11/27/21  Commenting on the recent spate of takeovers of high-end retailers by organized groups of thieves, Allen Zarenberg, the retiring head of the Calif. Chamber of Commerce, attributed it to the 2014 enactment of Prop. 47, which greatly eased the penalties for thefts under $950. “It creates a culture in certain jurisdictions where retail theft is OK.” Indeed, a 2018 study by the Public Policy Institute reported that minor thefts went up. A recent review of Prop. 47’s effects on the city of Santa Monica arrived at a similar conclusion. But a university study concluded that the seeming uptick in larceny and motor vehicle theft in the year after passage was insufficiently robust. Related posts 1   2

11/26/21  Chicago prosecutors allege that in July, Detrevion Williams, 18 and another young male opened fire on five teens standing on the street in the notorious Lawndale neighborhood. All were struck: two, ages 15 and 16, suffered gunshot wounds to the head and were killed. Williams’ companion reportedly had a gun with a “50 round drum magazine.” Both assailants fled in a stolen BMW. Witnesses, videos, license plate readers and other means led police to Williams and an alley where the vehicle and guns were found. Williams is charged with two murders and three attempts; he has been denied bail. Related post

11/25/21  D.C. suffered 201 homicides this year as of Nov. 23. That’s 11% more than during this period in 2020, when there were 179. Compared to full years, it’s the most since 2003, when there were 248, more than twice the 88 murders in 2012, and 42 percent greater than in 2017, when there were 116. D.C. also has 200 fewer officers than last year. According to the police union, the loss of cops and new rules that “impede” the fight against crime caused the increase in gun violence. But activists disagree. (2019 ACS: D.C. pop. 673,041, pov. 13.5%, 2020 hom. rate 29.4, 6X U.S. & higher than 7 of 8 listed cities.) Related post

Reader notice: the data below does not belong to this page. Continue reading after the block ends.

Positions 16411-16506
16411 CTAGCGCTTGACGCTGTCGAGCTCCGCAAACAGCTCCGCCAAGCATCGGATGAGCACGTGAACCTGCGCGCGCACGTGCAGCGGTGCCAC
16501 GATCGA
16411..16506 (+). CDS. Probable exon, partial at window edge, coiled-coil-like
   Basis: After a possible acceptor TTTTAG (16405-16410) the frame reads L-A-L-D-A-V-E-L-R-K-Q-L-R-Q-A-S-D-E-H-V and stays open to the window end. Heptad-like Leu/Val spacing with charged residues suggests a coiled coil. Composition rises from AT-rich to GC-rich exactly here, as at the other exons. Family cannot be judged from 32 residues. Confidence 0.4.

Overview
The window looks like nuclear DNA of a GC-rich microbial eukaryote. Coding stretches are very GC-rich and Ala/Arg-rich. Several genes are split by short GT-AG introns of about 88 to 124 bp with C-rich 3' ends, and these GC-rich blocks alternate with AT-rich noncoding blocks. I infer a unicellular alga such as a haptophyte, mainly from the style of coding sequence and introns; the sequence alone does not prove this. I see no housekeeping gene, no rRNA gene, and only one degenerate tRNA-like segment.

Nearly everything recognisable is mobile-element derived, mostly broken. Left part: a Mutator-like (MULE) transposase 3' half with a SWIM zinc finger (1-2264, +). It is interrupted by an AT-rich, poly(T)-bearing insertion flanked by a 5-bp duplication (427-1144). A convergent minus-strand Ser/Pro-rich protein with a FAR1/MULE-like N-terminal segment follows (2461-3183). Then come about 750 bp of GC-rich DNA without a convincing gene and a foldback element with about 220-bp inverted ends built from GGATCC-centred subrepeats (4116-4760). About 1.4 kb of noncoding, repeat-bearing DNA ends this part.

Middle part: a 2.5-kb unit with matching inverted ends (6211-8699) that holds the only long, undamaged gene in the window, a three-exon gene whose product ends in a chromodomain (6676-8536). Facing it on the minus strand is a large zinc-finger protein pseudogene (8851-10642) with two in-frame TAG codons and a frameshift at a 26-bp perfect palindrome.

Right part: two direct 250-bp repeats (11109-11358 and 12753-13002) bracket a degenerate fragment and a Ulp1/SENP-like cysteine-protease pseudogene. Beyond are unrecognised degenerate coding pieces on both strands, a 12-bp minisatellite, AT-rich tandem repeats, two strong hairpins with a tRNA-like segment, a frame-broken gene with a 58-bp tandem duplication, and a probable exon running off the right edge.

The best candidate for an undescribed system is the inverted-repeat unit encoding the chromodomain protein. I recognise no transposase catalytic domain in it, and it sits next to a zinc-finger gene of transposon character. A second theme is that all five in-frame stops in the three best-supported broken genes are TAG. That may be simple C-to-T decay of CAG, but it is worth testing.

In August 2020, “after numerous policy violations and conduct issues,” Kansas City police fired Det. Lionel Womack, a 13-year veteran. Within days he tangled with Sheriff’s deputies when, supposedly from fear, he ran away during a traffic stop. (Womack was injured and sued.) On November 22 a 9-1-1 caller reported that Womack was “standing in a road pointing at the sky and trying to jump in front of traffic.” During a violent encounter with his former colleagues, Womack took away an officer’s gun, jumped behind the wheel of the patrol car, and was shot dead by the cop’s partner. Related post

11/24/21  Acting on motions filed by Jackson County, Missouri D.A. Jean Baker and the Midwest Innocence Project, a judge exonerated and freed Kevin Strickland, who served more than forty-three years for his alleged involvement in a triple homicide. No physical evidence linked him to the crime, and a survivor who picked him out of a lineup and was the sole basis for his conviction later insisted she had been pressured by police. Strickland’s alibi witnesses were ignored, as were the statements of two confessed participants who swore that he wasn’t there. Related posts 1   2

On November 22, acting on motions of defense and prosecution, a Syracuse (NY) judge fully exonerated Anthony Broadwater, who was released from prison in 1998 after serving 16 years for a rape he insists he did not commit. His cause was taken up several years ago by a film maker who grew doubtful of the man’s guilt while researching a screen adaptation of “Lucky,” the debut novel by Alice Sebold, the rape victim. She originally had problems identifying Broadwater, but did so in court, and her testimony along with since-discredited microscopic hair comparison ultimately gained the conviction. Related posts 1   2

11/23/21  U.S. will pay $127.5 million to settle lawsuits filed by the families of Parkland High School victims over the FBI’s failure to follow up on warnings that the shooter, Nikolas Cruz, was planning a rampage. Cruz, a mentally troubled former student, used an AR-15 rifle to kill fourteen students and three teachers and wound seventeen others at the Florida high school in 2018. He pled guilty in October to 17 counts of murder and seventeen of attempted murder and asked for a life sentence. But prosecutors say they will his seek a death sentence at a forthcoming hearing. Related post